Mauretania

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Mau·re·ta·ni·a

 (môr′ĭ-tā′nē-ə, -tān′yə, mär′-)
An ancient district of the Roman Empire in present-day Morocco and Algeria. Settled by a Berber people, it was ruled by Rome from c. 100 bc to the fifth century ad.

Mau′re·ta′ni·an adj. & n.

Mauretania

(ˌmɒrɪˈteɪnɪə)
n
1. (Historical Terms) an ancient region of N Africa, corresponding approximately to the N parts of modern Algeria and Morocco
2. (Placename) an ancient region of N Africa, corresponding approximately to the N parts of modern Algeria and Morocco

Mau•re•ta•ni•a

or Mau•ri•ta•ni•a

(ˌmɔr ɪˈteɪ ni ə)

n.
an ancient kingdom in NW Africa: it included the territory that is modern Morocco and part of Algeria.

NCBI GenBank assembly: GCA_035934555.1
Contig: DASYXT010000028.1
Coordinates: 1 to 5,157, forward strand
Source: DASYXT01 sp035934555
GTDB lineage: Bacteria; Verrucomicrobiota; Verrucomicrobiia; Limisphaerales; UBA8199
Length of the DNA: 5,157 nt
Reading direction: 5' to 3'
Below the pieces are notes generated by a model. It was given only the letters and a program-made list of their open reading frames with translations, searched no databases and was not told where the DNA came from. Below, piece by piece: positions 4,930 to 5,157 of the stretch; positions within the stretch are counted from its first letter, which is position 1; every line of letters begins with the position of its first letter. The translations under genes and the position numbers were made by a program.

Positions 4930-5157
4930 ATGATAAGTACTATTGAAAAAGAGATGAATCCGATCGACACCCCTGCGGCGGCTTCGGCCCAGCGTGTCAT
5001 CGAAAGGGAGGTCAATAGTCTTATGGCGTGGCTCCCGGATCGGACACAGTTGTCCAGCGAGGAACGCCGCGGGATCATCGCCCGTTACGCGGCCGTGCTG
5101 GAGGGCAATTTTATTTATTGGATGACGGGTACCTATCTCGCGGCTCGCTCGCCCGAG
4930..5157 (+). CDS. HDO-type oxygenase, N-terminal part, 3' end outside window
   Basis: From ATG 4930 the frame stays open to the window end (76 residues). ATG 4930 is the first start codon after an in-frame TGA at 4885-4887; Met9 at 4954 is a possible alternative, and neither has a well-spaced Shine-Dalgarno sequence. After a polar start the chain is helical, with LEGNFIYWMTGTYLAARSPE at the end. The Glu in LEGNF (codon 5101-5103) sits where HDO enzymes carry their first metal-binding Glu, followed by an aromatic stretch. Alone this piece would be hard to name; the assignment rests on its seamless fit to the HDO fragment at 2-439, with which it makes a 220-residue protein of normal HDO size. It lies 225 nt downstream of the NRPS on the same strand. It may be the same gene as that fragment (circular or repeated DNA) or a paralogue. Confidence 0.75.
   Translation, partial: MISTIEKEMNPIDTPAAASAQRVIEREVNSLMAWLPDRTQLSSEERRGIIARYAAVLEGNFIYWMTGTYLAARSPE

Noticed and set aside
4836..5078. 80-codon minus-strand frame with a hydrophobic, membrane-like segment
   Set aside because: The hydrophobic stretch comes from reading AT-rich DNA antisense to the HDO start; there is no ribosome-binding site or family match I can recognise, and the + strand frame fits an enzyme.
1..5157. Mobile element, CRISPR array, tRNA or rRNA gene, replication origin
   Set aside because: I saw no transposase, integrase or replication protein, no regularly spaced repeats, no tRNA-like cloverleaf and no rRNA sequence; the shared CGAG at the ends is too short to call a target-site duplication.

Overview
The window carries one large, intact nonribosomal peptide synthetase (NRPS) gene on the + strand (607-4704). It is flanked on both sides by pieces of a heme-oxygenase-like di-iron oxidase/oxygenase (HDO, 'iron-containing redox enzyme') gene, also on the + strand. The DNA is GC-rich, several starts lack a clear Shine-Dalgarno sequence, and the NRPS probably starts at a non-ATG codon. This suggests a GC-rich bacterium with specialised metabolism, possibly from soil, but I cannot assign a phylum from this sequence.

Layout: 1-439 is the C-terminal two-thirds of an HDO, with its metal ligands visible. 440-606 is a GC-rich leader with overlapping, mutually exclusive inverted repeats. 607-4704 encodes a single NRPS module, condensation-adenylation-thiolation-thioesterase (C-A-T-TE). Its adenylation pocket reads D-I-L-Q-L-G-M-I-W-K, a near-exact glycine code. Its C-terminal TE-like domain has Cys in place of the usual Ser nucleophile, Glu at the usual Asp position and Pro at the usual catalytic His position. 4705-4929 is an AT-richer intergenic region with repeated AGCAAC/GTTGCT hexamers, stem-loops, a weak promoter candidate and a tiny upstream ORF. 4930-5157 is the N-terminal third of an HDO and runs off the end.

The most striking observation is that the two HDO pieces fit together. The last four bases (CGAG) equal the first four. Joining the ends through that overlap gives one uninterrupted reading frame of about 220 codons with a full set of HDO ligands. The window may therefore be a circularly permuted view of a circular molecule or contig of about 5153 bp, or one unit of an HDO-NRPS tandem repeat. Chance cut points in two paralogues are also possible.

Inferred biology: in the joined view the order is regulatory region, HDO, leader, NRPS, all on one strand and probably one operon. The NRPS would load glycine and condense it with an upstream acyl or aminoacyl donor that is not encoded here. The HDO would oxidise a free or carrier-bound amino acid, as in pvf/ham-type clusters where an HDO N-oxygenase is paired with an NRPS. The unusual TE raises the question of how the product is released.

Mau`re•ta′ni•an, adj., n.
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References in periodicals archive ?
During their occupation of Spain, the Moors (Mauretanians) displayed with considerable credit, the grandeur of African culture and civilisation ...
His Johannis, an epic poem in eight books, treats the campaign conducted against the insurgent Mauretanians by John Troglita, the Byzantine commander, and is the principal source of knowledge of these events.